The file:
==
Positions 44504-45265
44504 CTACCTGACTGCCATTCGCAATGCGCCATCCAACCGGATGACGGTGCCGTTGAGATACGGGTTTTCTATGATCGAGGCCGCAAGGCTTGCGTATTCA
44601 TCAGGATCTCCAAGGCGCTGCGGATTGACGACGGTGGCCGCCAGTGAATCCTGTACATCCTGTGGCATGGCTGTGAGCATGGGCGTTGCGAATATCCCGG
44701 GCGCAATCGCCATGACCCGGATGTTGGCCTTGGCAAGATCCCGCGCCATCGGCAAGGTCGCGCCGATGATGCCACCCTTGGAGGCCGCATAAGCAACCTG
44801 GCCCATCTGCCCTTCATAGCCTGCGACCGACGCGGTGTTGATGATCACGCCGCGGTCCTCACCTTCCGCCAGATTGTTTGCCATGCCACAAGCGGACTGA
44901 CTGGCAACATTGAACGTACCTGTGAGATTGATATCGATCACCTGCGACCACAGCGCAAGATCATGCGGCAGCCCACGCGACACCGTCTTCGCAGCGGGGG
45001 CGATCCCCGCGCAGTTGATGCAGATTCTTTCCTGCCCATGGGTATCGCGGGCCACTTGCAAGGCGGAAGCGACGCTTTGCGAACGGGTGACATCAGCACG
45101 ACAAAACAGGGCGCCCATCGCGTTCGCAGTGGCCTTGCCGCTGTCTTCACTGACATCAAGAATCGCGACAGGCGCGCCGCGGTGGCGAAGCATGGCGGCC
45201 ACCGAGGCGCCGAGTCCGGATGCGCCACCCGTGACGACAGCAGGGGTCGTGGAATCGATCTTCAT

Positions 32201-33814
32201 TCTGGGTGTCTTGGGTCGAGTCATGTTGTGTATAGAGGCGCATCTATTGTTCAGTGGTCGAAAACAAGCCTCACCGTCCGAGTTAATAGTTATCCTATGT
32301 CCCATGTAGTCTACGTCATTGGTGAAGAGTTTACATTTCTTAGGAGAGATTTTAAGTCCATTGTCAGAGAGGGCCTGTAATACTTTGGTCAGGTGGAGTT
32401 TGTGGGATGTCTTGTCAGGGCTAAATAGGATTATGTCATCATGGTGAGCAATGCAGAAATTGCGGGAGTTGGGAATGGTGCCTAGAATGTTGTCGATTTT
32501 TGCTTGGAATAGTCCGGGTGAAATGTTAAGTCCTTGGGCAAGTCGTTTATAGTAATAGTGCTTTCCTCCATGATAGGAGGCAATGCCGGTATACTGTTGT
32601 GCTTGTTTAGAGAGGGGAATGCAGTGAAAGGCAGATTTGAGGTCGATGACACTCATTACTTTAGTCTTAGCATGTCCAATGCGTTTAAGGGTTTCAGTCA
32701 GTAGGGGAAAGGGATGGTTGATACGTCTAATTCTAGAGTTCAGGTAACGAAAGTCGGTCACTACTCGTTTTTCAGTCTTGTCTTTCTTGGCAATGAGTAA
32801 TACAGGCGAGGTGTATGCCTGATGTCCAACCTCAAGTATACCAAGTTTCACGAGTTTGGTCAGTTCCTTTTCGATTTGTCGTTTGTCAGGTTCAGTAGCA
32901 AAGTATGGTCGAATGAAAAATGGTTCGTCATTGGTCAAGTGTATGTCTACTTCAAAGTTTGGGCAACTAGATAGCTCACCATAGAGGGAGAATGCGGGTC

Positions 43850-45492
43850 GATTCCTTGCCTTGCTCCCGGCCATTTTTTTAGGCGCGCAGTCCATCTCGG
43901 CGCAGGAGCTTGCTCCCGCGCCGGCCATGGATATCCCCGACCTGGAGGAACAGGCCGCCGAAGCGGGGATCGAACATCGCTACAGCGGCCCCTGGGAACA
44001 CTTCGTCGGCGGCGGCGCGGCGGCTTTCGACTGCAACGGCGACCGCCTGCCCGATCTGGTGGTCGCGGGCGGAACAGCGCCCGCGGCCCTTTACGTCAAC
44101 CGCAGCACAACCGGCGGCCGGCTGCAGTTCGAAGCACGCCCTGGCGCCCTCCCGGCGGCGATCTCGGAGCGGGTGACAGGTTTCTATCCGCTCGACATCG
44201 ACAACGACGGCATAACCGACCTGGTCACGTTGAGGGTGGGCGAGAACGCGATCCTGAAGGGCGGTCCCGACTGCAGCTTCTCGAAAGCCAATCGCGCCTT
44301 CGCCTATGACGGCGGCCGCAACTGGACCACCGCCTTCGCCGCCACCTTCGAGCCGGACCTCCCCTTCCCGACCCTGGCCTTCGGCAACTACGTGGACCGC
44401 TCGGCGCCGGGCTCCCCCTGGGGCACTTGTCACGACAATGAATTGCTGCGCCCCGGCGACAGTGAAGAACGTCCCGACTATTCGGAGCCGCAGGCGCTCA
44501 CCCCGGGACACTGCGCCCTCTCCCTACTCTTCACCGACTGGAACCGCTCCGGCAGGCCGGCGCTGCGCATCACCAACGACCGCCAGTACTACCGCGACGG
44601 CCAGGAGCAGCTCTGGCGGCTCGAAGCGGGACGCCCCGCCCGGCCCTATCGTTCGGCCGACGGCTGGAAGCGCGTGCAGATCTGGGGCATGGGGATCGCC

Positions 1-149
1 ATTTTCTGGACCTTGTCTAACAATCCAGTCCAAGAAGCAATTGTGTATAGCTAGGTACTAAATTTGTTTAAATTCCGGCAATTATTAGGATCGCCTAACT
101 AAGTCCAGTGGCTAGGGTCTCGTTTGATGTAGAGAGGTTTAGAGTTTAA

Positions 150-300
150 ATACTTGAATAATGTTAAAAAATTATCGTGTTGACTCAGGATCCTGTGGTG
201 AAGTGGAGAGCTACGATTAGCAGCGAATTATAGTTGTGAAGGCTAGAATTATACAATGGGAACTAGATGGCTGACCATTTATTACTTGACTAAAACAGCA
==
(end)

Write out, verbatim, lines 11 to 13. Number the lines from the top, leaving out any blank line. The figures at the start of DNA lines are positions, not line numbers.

32201 TCTGGGTGTCTTGGGTCGAGTCATGTTGTGTATAGAGGCGCATCTATTGTTCAGTGGTCGAAAACAAGCCTCACCGTCCGAGTTAATAGTTATCCTATGT
32301 CCCATGTAGTCTACGTCATTGGTGAAGAGTTTACATTTCTTAGGAGAGATTTTAAGTCCATTGTCAGAGAGGGCCTGTAATACTTTGGTCAGGTGGAGTT
32401 TGTGGGATGTCTTGTCAGGGCTAAATAGGATTATGTCATCATGGTGAGCAATGCAGAAATTGCGGGAGTTGGGAATGGTGCCTAGAATGTTGTCGATTTT